The defendants seek to bar Wielgus's counsel from making "inflammatory statements, comments, argument, suggestion or innuendo." (R. 179, Mot. ¶ 2.) Pointing to statements made by Wielgus's counsel in a prior lawsuit, the defendants contend that Wielgus's counsel should be precluded from making similar comments in the present lawsuit, including, for example, the following: (1) urging the jurors to "send defendants a message"; (2) asking the jurors to "place themselves" in Wielgus's position; (3) attempting to connect the defendants to a conspiracy among table saw manufacturers to keep flesh-detection technology off the market; and (4) implying that the defendants destroyed documents. (Id. at ¶¶ 2, 4-6.) According to the defendants, such comments serve no purpose other than to inflame the passions of the jury.

The court finds that the defendants' objections are best dealt with during the course of the trial. The defendants may make more specific objections then if they believe that Wielgus's counsel has made an inflammatory or misleading statement, and the propriety of that statement can be resolved when presented in context. See Saad v. Shimano Am. Corp., No. 98 C 1204, 2000 WL 1036253, at *25 (N.D. Ill. July 24, 2000). The same is true of the defendants' objections to Wielgus's anticipated presentation of evidence regarding their supposed document destruction. The defendants may re-raise their objections regarding this evidence at trial when the court will be better able to judge that evidence in the context of the trial as a whole. As for comments relating to an alleged conspiracy among saw manufacturers, that objection will be addressed more specifically in a forthcoming opinion addressing the multiple motions in limine that the defendants filed relating to Wielgus's conspiracy theory.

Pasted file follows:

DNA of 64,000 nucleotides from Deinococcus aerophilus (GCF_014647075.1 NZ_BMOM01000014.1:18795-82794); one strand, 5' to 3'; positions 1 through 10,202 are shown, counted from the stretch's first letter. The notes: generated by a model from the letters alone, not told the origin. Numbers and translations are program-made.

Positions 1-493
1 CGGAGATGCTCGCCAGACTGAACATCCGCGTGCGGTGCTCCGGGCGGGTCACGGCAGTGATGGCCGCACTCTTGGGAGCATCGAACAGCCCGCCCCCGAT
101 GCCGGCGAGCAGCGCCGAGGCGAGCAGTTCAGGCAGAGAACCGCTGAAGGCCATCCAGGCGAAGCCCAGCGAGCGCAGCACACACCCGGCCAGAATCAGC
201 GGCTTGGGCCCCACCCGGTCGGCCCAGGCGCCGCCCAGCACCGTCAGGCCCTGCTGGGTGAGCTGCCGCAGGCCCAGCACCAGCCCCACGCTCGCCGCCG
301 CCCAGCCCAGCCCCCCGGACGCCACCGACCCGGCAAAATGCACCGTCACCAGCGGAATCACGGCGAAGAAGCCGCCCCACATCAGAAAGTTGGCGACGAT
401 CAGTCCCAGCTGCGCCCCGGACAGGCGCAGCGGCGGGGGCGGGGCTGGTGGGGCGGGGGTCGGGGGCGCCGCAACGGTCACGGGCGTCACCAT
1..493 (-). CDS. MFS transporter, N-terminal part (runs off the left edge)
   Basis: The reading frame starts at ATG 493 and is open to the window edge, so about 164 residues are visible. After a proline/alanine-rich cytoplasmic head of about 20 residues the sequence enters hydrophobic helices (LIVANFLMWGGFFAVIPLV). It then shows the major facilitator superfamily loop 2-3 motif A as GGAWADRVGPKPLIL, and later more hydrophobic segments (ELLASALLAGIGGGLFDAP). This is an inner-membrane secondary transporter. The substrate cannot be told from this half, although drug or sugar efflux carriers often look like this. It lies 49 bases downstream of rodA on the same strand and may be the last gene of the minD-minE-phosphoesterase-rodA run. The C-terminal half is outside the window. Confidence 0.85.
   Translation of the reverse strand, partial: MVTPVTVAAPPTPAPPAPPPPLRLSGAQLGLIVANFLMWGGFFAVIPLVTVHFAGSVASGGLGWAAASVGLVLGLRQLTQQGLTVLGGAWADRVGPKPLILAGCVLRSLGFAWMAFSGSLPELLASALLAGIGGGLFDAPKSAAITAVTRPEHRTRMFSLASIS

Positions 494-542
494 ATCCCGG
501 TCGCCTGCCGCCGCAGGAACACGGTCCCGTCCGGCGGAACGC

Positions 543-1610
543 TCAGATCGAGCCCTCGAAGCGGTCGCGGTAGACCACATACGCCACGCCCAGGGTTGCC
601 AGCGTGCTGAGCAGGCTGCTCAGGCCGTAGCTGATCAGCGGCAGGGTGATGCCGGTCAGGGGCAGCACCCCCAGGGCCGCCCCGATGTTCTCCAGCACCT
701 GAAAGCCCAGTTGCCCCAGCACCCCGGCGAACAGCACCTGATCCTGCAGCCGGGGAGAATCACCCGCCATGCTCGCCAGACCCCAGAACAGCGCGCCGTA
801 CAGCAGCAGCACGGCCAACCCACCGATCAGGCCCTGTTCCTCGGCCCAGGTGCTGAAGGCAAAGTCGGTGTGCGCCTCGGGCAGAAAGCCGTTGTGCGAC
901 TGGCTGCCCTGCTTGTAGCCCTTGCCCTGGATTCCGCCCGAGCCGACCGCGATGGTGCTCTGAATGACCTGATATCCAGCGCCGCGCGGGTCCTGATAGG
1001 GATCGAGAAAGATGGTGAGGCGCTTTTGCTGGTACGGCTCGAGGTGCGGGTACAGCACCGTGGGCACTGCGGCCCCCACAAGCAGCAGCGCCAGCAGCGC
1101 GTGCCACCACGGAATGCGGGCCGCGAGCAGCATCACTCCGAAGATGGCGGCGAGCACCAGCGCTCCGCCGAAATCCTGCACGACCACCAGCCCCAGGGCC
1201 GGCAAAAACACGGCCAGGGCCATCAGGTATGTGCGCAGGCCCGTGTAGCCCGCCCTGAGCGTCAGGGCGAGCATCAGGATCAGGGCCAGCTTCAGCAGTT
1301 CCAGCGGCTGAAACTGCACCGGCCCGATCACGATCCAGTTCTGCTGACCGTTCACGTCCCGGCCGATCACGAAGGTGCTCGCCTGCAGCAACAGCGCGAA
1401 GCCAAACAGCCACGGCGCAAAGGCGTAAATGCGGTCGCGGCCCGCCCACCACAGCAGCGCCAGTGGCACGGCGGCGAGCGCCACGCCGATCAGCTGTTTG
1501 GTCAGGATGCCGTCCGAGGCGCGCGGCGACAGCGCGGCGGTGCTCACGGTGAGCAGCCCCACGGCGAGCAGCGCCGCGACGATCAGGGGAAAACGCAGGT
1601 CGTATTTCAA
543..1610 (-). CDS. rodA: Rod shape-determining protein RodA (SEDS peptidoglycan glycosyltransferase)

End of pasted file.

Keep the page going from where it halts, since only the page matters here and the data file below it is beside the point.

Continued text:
The court however grants the motion in part and bars Wielgus from making "send a message" comments as these comments are, and have been deemed, problematic when phrased as a request for punitive damages, which Wielgus is not seeking. See Betts v. City of Chicago, 784 F.Supp.2d 1020, 1033 (N.D. Ill. 2011); Christmas v. City of Chicago, 691 F.Supp.2d 811, 820 (N.D. Ill. 2010) (any "message" or "punishment" arguments must not imply entitlement to punitive damages where none available); see also Osorio v. One World Techs., Inc., 659 F.3d 81, 90 (1st Cir. 2011) (finding "problematic" counsel's suggestion during opening statements that jury "send a message" to Ryobi management). This case is about whether Wielgus is entitled to recover any compensatory damages for his injuries. As such, there is no place for comments such as "send a message to the defendants." In his response to this motion in limine, Wielgus argues that the First Circuit in Osorio found this particular "send a message" comment to be "within the bounds of acceptable zealous advocacy." (R. 233, Pl.'s Resp. at 69.) The court is perplexed by this argument because the First Circuit in Osorio commented that, "[w]e are most concerned by counsel's suggestion during opening statements that the jury 'send a message' to Ryobi management by imposing liability since, as Ryobi notes, we have deemed similar arguments improper in the past." Osorio, 659 F.3d at 90.